Energy efficiency is the key

Energy efficiency is the key

The Indian cement industry is probably one of the most energy- efficient in the world today. Some of the plants have thermal and electrical Specific Energy Consumption (SECs) comparable to the best cement plants in the world, resulting in low emission intensities. Being a core sector of the Indian economy, this industry's competitiveness is of utmost importance. The current financial downturn, coupled with fuel shortage, has led to an increase in coal price and affected the growth and performance targets of the industry. The fluctuating demand profiles of specific product types, high transportation costs and variations in freight charges too, have negatively impacted the cement sector as a whole. This brings into focus the need to further improve energy efficiency through all possible ways that could result in the long- term economic benefits in terms of reduced fuel expenditure.

Recently, the Bangalore-based Center for Study of Science, Technology and Policy (CSTEP) released a report that presents the current status of the cement industry different sub-processes in cement manufacturing and energy efficiency measures which could be adopted by the industry. The report discusses various technical, economic and policy related challenges faced by the cement industry in the context of improved energy efficiency as required by the Perform-Achieve-Trade (PAT). Thanks to the PAT scheme, an inspiring initiative by Bureau of Energy Efficiency (BEE), increasing focus on savings in energy consumption, stringent emission and pollution control norms, thinning bottom lines, all have spurred most of the cement majors to seek ways and means, not only to reduce the energy consumption and carbon footprint, but also to better cost efficiency. This has resulted in plant optimisation where energy and fuel efficient equipment and components play a pivotal role.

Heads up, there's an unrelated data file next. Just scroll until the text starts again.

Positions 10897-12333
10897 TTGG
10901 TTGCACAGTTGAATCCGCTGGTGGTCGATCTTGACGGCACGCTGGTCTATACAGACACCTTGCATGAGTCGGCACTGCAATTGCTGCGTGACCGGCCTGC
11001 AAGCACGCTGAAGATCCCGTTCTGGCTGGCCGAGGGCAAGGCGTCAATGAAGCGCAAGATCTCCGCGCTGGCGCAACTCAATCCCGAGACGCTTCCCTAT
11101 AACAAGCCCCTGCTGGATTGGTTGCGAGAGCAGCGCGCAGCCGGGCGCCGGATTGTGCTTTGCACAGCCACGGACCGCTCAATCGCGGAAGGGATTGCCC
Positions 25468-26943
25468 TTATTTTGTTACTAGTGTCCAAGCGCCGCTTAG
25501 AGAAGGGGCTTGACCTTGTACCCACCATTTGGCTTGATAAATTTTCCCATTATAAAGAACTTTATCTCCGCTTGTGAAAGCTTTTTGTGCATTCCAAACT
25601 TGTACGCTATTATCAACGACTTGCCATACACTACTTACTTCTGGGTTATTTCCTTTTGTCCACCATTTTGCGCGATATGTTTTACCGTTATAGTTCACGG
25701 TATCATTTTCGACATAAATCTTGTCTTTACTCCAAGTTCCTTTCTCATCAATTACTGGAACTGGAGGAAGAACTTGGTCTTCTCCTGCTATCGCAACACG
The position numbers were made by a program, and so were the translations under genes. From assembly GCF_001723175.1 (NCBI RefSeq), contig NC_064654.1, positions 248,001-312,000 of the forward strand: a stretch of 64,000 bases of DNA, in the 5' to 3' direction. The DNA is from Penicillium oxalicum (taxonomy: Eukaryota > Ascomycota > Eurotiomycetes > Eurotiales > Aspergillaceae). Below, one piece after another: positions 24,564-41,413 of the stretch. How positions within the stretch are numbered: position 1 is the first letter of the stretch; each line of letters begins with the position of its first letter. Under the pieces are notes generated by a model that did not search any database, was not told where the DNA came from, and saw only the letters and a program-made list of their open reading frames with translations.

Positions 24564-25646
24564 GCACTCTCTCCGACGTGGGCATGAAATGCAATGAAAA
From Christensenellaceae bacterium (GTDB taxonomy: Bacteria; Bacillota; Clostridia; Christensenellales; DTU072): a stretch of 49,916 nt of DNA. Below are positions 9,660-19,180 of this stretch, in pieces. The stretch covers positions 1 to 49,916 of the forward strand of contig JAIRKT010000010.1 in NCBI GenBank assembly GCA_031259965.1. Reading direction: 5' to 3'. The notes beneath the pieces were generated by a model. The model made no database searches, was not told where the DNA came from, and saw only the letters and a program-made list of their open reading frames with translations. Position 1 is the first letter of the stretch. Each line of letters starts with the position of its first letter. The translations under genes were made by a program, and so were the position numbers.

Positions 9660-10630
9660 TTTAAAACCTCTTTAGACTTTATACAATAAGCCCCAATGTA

Another laudable development is the launch the 'Technology Roadmap: Low Carbon Technology for the Indian cement industry,' following the global roadmap in 2009. Based on a solid technical foundation and wide stakeholder consultation,the roadmap outlines a practicable and achievable low-carbon growth pathway for the Indian cement industry. Enhancing energy efficiency and investing in newer technologies is one of the major objectives in the India-specific roadmap that aims to reduce the industry's carbon emissions by 45 per cent by 2050. This roadmap aims to identify technologies (especially those with particular relevance to India), supportive policy frameworks and investment needs that could lead to direct emissions reduction of about 0.28 tonne CO2 per tonne cement produced, from 0.63 tonne CO2 per tonne cement in 2010 to 0.35 tonne CO2 per tonne cement in 2050.

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